Coleophora trochilella (Duponchel, 1843) [Lepidoptera: Coleophoridae].

3a > Leaf-miner: Initially the larva mines the leaflet, leaving a central line of black frass, then grazes the leaflet tips externally, causing withering (British leafminers). The young larva mines a fine leaf segment completely out, leaving a black, central frass line. Older larvae live free on the the upperside of the leaves, causing window feeding (Bladmineerders van Europa). Larva pupates in an white ribbed cocoon (Bladmineerders van Europa).

On Achillea millefolium and Tanacetim vulgare in Britain and Achillea millefolium elsewhere. Widespread in Britain, although there aren't many records. Widespread in continental Europe.

Bucculatrix humiliella Herrich-Schäffer, 1855 [Lepidoptera: Bucculatricidae].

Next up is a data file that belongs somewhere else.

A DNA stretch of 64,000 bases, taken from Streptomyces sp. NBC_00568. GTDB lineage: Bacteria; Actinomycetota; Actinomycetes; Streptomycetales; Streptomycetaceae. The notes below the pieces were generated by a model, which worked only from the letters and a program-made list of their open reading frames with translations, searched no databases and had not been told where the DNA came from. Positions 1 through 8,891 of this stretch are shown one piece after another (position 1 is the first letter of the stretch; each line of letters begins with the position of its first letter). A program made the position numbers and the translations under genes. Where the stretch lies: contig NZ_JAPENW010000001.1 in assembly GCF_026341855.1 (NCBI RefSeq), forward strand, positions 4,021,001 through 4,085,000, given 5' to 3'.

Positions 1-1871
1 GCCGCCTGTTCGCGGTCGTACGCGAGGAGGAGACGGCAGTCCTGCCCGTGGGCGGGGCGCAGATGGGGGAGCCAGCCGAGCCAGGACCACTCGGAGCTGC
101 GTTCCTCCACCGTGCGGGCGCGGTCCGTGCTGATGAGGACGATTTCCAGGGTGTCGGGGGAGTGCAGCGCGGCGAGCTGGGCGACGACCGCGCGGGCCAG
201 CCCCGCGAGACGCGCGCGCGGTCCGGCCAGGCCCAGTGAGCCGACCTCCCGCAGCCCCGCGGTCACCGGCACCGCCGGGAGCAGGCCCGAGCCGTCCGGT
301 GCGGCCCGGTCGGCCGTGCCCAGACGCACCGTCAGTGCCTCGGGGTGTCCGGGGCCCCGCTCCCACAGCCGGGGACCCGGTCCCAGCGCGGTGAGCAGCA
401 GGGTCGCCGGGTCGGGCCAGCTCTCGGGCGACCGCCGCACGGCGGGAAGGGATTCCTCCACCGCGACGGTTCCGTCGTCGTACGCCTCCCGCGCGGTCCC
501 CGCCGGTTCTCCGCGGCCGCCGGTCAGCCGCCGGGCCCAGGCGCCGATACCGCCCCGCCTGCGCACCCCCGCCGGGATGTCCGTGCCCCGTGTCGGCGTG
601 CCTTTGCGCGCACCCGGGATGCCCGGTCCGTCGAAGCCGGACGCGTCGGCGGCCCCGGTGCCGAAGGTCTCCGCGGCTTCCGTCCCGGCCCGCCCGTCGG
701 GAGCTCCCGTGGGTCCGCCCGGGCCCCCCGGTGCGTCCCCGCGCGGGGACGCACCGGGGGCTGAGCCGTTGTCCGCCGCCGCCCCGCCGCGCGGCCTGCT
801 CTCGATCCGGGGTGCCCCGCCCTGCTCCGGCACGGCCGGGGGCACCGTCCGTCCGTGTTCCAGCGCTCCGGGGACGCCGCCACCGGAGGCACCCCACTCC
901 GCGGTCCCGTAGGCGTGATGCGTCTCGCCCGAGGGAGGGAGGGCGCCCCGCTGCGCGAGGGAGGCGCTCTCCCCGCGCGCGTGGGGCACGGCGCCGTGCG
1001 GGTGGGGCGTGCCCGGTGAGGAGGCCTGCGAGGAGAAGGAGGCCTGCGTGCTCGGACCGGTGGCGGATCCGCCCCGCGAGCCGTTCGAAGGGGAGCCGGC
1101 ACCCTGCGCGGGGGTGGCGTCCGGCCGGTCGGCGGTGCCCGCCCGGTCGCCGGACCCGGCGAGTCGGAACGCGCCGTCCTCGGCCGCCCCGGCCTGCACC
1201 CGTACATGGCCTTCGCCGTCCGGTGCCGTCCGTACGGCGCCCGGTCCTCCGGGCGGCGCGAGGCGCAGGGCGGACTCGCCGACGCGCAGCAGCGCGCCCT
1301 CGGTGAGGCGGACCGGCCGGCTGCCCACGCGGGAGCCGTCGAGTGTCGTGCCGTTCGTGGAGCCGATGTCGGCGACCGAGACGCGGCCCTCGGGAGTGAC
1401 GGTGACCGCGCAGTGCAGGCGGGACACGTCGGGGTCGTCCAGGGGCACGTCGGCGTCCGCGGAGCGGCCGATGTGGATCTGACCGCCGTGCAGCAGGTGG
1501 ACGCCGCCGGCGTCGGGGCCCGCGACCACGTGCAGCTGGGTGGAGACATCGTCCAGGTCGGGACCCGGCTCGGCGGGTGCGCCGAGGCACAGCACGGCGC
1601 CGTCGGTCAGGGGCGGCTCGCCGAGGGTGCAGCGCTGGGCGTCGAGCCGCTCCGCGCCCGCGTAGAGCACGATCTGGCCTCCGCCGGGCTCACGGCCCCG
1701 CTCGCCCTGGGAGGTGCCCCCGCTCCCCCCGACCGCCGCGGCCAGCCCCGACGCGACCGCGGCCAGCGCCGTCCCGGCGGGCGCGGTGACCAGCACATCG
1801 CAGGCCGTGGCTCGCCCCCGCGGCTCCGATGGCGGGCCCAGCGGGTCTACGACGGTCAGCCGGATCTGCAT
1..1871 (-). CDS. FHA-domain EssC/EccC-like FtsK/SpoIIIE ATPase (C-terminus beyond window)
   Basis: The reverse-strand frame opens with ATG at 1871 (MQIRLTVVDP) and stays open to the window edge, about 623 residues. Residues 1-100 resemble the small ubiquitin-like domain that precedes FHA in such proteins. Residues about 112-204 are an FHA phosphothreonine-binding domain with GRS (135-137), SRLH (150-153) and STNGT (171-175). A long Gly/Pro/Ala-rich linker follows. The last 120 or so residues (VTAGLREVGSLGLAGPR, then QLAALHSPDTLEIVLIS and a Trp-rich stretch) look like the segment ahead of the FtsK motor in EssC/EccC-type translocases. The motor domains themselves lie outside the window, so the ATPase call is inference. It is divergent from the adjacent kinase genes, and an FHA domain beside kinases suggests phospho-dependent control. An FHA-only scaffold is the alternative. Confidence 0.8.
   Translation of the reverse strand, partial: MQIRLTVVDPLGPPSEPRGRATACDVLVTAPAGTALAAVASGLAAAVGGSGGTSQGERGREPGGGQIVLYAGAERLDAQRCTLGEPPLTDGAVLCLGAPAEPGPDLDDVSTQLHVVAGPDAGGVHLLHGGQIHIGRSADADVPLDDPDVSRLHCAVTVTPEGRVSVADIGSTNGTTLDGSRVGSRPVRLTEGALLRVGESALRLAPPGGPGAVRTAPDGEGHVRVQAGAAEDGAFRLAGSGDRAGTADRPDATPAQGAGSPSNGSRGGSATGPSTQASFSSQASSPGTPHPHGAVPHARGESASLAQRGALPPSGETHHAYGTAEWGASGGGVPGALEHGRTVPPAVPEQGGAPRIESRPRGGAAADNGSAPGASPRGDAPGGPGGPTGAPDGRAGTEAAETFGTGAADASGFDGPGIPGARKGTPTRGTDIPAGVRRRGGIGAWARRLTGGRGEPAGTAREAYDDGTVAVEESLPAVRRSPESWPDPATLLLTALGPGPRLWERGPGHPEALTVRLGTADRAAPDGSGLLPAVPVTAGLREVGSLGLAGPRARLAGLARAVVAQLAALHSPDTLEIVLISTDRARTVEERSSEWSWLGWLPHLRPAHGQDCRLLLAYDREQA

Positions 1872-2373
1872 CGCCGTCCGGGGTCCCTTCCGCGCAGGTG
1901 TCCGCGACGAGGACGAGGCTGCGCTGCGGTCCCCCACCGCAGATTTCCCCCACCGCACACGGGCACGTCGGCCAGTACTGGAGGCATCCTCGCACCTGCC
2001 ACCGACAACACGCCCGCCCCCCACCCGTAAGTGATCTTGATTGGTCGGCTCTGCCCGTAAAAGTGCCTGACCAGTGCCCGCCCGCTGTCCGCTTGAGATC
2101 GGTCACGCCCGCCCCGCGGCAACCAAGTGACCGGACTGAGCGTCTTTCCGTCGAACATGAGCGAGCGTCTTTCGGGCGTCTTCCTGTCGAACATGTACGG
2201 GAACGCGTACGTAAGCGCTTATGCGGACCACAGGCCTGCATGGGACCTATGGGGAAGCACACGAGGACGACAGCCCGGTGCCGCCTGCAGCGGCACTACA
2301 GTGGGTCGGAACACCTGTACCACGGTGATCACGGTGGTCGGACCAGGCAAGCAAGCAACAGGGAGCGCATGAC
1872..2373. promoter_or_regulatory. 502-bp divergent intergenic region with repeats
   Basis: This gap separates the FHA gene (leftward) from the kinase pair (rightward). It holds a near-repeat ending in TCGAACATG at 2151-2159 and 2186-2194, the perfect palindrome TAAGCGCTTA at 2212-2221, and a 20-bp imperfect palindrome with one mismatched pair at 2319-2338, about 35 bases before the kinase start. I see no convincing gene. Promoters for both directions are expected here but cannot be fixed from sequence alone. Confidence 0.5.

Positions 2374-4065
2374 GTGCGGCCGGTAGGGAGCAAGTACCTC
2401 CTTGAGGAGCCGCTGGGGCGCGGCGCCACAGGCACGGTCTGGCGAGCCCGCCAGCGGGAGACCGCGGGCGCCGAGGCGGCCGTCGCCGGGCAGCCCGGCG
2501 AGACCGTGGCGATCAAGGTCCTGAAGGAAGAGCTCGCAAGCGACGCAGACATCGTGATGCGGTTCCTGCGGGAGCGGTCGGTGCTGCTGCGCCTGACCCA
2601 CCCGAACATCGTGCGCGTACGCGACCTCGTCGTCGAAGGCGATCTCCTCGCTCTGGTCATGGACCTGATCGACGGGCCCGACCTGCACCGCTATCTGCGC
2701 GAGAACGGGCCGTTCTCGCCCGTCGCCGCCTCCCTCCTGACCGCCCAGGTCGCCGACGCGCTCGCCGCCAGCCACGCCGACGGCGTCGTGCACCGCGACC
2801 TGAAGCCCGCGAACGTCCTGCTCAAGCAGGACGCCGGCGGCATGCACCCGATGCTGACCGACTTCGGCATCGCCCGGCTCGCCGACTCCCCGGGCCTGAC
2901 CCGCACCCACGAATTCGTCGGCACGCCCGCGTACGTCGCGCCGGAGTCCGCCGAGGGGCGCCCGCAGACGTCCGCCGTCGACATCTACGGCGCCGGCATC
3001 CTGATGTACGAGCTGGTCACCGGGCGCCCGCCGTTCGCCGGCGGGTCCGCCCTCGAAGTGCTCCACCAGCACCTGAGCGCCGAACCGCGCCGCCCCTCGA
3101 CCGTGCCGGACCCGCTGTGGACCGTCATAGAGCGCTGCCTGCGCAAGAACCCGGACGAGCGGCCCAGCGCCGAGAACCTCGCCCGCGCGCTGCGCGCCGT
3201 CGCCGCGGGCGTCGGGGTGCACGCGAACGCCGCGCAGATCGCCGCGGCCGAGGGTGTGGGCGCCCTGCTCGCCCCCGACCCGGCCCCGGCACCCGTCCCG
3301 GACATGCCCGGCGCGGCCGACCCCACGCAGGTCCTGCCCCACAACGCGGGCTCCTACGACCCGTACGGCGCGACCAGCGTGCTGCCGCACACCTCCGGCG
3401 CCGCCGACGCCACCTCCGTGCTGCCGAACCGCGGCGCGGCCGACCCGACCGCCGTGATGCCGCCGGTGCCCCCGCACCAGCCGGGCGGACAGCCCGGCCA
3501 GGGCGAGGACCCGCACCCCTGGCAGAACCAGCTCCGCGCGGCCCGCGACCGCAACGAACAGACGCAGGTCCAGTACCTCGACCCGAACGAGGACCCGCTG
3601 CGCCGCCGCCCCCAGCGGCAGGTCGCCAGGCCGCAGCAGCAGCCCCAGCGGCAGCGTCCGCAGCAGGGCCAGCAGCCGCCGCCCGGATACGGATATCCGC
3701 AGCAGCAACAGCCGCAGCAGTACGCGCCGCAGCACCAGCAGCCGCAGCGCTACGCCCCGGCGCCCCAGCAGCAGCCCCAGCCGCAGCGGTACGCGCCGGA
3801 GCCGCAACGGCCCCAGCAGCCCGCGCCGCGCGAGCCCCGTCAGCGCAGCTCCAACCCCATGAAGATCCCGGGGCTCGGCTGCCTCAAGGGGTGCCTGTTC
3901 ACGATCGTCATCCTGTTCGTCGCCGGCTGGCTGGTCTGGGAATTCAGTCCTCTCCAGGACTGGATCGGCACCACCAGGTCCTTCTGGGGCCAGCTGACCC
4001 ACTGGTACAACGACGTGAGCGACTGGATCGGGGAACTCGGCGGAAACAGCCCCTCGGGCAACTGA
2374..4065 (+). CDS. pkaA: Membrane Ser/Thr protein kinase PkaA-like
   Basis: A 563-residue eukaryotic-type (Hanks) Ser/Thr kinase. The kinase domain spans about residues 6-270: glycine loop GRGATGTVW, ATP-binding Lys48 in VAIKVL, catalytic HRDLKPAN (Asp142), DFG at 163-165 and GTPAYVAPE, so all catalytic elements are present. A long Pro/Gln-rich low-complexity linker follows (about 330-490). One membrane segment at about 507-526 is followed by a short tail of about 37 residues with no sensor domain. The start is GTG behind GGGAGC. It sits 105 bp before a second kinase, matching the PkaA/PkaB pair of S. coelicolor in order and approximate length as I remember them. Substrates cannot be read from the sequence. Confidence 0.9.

3c > Leaf-miner: Rather narrow corridor, untidy and sometimes branched, starting from the base of the leaf, in particular the midrib. Sides of the corridor irregularly eaten out, not really parallel. Frass mostly present, and then in a central line. The larva is capable of leaving the mine and start a new one elsewhere. These later mines are much broader, and the frass is scattered irregularly. (Bladmineerders van Europa).

Mine of Orthochaetes insignis on Prunella vulgaris
Mine of Orthochaetes insignis on Prunella vulgaris
Image: © Jean-Yves Baugnée (Bladmineerders van Europa)

Host plants unknown in Britain. On numerous genera and species in several plant families, including Carduus, elsewhere. Recorded in southern England. Widespread in continental Europe.

Orthochaetes insignis (Aube, 1863) [Coleoptera: Curculionidae].